Clinical Significance Of The Investigations Of Adrenal Cortical Disorders
Investigations Of Adrenal Cortical Disorders
These investigations involve urinary cortisol, metabolites of sex hormones, metyrapone test, 17 ketogenic steroids (17-KGS) and many more.
Measurement of adrenal steroids- 11-hydroxycorticosteroid: Levels of this hormone in plasma, urine or adrenal tissue can be estimated.
Urinary cortisol: Level of free cortisol excreted in urine depends on the plasma level of unbound cortisol. Normal range is 30-40 micromol (100- 150 ug) in 24 hours.
Urinary 17-hydroxycorticoids (17-OHCS): These are excretory products of cortisol and 30% of the total output appears in urine as the glucuronides. The steroid can be liberated by enzyme glucuronidase. The free steroids can be estimated as 17 OHCS. Normal range is below 1.3 mg/Kg body weight in 24 hours.
Aldosterone and its derivatives: Normal plasma concentration estimated by RIA is 10 ng/dl, and the urinary excretion is 10 ug/day.
Metabolites of sex hormones [17- Ketosteroids (17 KS)]: These are androsterone and etiocholonalone which are derived mainly from androgens and their precursors. These appear in urine. Part of the urinary 17-KS is derived from cortisol. In males, testicular androgens contribute one third of the urinary 17 KS, the rest being derived from adrenal androgens. In women, the whole of the 17 KS is derived from adrenal hormones. Normal range is 5- 25mg/ 24 hours in males and 3- 20 mg/24 hours in females.
17 Ketogenic steroids (17-KGS): These are derived from cortisol, cortisone and pregnanetriol. Oxidising agents like sodium bismuthate convert KGS into ketosteroids. Estimation of urinary 17 KGS is less specific diagnostically since it is derived from a wide range of precursors. Normal daily excretion varies from 5- 22mg in men and 5- 15mg in women.
Secretory activity of the adrenal cortex: Cortisol secretory rate can be determined isotopically. Normal value is 250- 840 micromols/ 24 hours. Other hormones can also be estimated by RIA. The plasma levels of cortical hormones and urinary values generally correlate, but this relationship is disrupted in pregnancy, hyperthyroidism, hypothyroidism and hepatic insufficiency.
Hypothalamic- Pituitary- Adrenal Axis
The Pituitary- Adrenal System
Test For Pituitary- Adrenal Interaction
These tests are designed to evaluate
- The reserve of the adrenal cortex
- ACTH secreting capacity and
- Normal pituitary adrenal feed back control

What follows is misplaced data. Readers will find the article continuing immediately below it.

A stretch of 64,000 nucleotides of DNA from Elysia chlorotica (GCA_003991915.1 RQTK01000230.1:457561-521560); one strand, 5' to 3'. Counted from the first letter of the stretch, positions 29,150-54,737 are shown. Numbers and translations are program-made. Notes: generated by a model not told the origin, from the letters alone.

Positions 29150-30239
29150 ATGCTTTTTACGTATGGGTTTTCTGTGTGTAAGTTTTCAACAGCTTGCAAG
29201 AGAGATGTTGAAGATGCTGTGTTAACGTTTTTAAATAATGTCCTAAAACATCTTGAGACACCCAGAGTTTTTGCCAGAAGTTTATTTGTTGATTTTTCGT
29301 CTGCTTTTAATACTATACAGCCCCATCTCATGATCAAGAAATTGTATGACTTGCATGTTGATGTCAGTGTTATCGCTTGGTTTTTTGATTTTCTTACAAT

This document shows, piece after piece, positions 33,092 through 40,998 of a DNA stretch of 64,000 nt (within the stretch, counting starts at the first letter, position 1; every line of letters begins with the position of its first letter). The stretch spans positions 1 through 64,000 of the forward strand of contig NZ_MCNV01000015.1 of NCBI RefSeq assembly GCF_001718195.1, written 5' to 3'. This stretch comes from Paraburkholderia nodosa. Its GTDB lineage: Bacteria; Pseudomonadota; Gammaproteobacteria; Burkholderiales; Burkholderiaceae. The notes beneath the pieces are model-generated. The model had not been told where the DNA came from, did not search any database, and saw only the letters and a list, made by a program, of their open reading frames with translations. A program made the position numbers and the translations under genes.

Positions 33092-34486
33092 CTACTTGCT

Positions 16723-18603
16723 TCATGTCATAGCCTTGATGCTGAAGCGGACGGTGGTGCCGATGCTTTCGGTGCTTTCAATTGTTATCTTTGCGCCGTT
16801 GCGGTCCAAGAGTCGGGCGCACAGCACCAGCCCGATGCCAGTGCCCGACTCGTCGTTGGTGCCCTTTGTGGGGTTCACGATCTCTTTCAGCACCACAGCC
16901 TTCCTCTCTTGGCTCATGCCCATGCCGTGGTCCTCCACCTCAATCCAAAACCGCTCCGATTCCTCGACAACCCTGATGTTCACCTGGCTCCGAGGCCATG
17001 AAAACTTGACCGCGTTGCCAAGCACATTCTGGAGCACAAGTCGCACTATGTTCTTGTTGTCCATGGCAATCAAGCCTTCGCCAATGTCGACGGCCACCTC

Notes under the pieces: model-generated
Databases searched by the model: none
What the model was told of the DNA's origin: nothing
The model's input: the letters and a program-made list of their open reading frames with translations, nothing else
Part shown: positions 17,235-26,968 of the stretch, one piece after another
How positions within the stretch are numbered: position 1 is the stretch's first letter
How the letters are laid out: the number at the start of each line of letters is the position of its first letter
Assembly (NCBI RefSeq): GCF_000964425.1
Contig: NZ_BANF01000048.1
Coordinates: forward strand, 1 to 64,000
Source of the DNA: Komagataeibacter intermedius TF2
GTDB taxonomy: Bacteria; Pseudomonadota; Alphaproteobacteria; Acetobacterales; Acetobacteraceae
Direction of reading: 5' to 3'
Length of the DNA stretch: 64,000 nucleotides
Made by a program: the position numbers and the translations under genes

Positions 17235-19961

Adrenal Reserve: The estimation of plasma and/or urinary steroids before and during ACTH administration reveals the responsiveness of the adrenal cortex to ACTH (ACTH is infused intravenously for 8 hours at the rate of 5 U/hour and plasma levels of cortisol are estimated prior to and during the infusion). Irrespective of the initial values normal subjects show an elevation of 10- 25 ug/dl in the first hour and 15- 40 ug/dl in the eight hour of the infusion. Urinary 17 OHS is estimated in 24 hours collections of urine done before and just after commencement of the ACTH infusion. Normally, urine contains 3- 7mg of 17 OHS/g of creatinine. With the infusion of ACTH urinary 17 OHS rises to 1.5 to 2.5 times the normal range.
Metyrapone test: This test detects disorders in the mechanism of control of cortisol production by ACTH and corticotrophin releasing factor (CRF). Metyrapone inhibits 11- beta-hydroxylase which is one of the enzymes required for cortisol biosynthesis. Reduction in plasma cortisol stimulates CRF production by the hypothalamus and ACTH secretion by the pituitary. These hormones stimulate the adrenal cortex to produce glucocorticoids. Since metyrapone blocks 1-beta-hydroxylase which is required for cortisol secretion, the alternate product 11- deoxycortisol is formed instead. Rise in the production of 11- deoxycortisol is reflected as a rise in urinary 17- hydroxycorticoids.
Metyrapone is given in a dose of 10 mg/Kg of ideal body weight every 4 hours for 24 hours (6 doses). Normal subjects show a two fold increase in urinary 17- OHS the same day or on the next day. When the test is negative, it may be due to disorders of the hypothalamus, pituitary or adrenal cortex or failure of metyrapone to suppress the enzyme. A positive response to exogenous ACTH suggests that the adrenal is not at fault and that the lesion is in the controlling mechanisms.
Dexamethasone Suppression test: Exogenous or endogenous glucorcoticoids normally suppress ACTH secretion. This feed back inhibition is lost in Cushing’s syndrome. Dexamethasone is given in a dose of 0.5mg 6 hourly for 2 days. Urinary 17 OHCS comes down below 2.5 mg/day and plasma cortisol falls below 2 mg/dl on the second day of the test. In the modified dexamethasone suppression test, 2 mg dexamethasone is given 6 hourly.
Normal subjects show prompt suppression even when small doses of dexamethasone are administered. In adrenal hyperplasia, suppression can be achieved only with the higher dose. In the case of adenoma, carcinoma and actopic sources of ACTH, cortisol production is not suppressed even by higher doses of dexamethason.
Demonstration of Lesion
Adrenals can be visualized radiologically, especially if they are calcified. In many cases, the rumours are 4 to 6 cm in diameter by the time they show endocrine abnormalities. Alteration in renal outline seen in intravenous pyelography should suggest adrenal neoplasms. Adrenal arteriography helps in visualizing the tumour. Contrast radiography after presacral air insufflations was employed to delineate tumours before the advent of CT and ultrasonography. These noninvasice methods have made demonstration of adrenal tumours easier. Selective catheterization of adrenal vein gives information about the secretion of the gland.
© 2014 Funom Theophilus Makama